- The Las Vegas Convention and Visitors Authority (LVCVA) on Tuesday selected an Atlanta-based design team for the $1.4 billion overhaul of the Las Vegas Convention Center, according to the Las Vegas Review-Journal.
- TVS Design worked with local firms to develop the convention center's new look, which includes an $860 million expansion phase followed by a renovation phase that will wrap up in 2023. The expansion portion, which is scheduled to be completed in 2021, will see the addition of 1.4 million square feet of new space with a 600,000-square-foot exhibition hall at its core.
- The TVS agreement, which officials estimate will be between 7% and 9% of the construction contract, must still win full board approval. The LVCVA also paid the two runners-up $250,000 each for the rights to their designs, although it is unclear if TVS will use them.
In June, the LVCVA gave its authorization for the project to move forward. During the construction phase alone, the convention center is expected to generate 14,000 jobs and provide a $1.4 billion economic boost to the city.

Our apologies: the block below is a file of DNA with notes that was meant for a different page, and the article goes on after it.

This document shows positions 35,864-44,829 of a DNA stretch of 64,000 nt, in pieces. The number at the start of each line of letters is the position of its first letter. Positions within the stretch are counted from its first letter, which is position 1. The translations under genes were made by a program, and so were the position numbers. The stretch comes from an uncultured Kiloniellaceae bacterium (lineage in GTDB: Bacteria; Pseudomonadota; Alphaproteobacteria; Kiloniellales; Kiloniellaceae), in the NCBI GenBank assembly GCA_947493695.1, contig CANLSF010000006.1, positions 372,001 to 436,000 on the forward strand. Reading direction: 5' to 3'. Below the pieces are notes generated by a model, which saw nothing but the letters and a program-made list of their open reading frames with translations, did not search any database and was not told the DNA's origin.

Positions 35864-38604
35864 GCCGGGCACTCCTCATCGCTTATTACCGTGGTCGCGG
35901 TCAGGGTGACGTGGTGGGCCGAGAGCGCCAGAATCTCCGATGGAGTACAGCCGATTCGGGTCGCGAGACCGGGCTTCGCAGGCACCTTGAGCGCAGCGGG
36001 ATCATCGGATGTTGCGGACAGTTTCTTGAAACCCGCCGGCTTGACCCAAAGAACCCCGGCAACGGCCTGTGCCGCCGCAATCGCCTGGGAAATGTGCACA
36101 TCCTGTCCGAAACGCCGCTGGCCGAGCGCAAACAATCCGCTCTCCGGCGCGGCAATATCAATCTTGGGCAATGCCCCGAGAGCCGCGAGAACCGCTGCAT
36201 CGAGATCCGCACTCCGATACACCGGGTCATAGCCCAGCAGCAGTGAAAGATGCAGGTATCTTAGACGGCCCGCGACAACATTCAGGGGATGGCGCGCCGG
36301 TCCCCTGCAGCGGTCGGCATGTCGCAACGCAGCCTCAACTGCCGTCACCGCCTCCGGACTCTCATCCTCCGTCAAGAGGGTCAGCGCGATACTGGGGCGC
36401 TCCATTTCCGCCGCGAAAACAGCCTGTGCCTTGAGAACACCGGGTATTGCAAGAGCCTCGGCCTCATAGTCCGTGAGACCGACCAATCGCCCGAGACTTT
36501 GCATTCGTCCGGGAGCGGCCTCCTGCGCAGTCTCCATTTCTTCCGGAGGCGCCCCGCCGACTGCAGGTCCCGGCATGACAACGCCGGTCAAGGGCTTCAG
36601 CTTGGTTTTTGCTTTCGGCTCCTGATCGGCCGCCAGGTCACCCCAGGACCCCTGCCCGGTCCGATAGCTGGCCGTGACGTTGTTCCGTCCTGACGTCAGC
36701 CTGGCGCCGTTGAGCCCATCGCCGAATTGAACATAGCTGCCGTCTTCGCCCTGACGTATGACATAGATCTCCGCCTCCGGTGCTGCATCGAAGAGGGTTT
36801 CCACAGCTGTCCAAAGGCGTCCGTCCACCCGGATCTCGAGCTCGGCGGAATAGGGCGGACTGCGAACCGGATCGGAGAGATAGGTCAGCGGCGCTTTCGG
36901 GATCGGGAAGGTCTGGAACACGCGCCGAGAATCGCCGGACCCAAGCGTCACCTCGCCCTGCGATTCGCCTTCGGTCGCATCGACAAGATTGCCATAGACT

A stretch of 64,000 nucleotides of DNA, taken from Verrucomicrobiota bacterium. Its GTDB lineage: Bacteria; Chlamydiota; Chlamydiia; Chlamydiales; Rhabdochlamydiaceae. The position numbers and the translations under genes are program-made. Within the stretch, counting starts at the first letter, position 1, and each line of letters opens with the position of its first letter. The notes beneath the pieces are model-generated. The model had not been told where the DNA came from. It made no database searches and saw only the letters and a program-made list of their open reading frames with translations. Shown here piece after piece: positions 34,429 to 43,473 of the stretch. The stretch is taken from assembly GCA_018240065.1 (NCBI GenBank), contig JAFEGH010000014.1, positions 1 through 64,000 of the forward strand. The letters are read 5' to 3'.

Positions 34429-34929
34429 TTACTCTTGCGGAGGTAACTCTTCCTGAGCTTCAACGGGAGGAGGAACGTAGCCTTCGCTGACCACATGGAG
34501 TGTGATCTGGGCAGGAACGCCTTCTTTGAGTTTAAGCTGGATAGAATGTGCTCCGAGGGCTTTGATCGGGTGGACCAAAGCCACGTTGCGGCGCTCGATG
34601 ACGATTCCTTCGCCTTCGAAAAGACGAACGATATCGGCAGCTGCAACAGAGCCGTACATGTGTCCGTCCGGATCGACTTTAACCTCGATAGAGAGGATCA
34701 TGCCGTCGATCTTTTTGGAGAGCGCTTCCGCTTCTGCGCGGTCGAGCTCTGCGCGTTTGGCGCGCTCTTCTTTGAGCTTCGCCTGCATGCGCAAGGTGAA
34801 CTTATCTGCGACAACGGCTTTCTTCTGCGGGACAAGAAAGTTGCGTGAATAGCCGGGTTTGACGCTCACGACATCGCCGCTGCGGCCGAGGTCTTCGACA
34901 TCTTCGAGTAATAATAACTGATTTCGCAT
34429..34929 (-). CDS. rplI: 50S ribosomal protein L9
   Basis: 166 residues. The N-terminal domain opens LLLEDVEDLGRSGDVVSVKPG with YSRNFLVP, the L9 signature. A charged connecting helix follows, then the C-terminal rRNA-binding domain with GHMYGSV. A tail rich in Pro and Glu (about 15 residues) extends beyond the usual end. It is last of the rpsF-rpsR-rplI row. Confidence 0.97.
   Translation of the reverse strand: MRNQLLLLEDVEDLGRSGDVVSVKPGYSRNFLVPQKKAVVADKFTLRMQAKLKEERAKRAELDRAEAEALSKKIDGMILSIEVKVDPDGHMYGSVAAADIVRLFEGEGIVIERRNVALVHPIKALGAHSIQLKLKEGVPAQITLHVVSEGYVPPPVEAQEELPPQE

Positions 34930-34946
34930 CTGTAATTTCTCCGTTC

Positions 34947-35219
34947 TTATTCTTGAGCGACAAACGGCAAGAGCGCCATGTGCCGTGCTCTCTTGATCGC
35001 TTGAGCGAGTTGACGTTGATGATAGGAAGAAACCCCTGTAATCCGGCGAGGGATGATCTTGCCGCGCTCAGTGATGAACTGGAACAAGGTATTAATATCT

Las Vegas joins other U.S. cities in trying to draw in more convention business. According to a Meetings and Conventions survey, the results of which were published Sept.1, meeting planners' average annual budgets increased from approximately $1.2 million in 2015 to nearly $1.4 million in 2016, with 38% reporting spending power of $1 million or more. In Las Vegas alone, the LVCVA reported that visitors spent $35.5 billion in 2016, 14.7% of which represented convention spending, according to the Las Vegas Sun.
Key to attracting that lucrative convention and trade show business, however, is ensuring that there is plenty of amenity-rich hotel space nearby. For tourist-heavy areas of the country like Las Vegas and New York, that's not an issue, but some cities have had to push hard to gain that advantage.
David Anderson, regional vice president of management company Spectra by Comcast Spectacor, told Construction Dive earlier this year that once the Palm Beach County Convention Center in West Palm Beach, FL, was able to secure a 400-room Hilton next door, it saw a dramatic increase in its bookings.
Dan Mehls, vice president and general manager of Mortenson Construction’s Portland, OR, office, said hotels were drivers of profit for convention centers, which is why the company is building a 600-room Hyatt Regency across the street from the Oregon Convention Center in Portland. A survey of national meeting planners found that 79% were more likely to book conventions at the Oregon Convention Center if there was a full-service hotel like the Hyatt Regency within walking distance.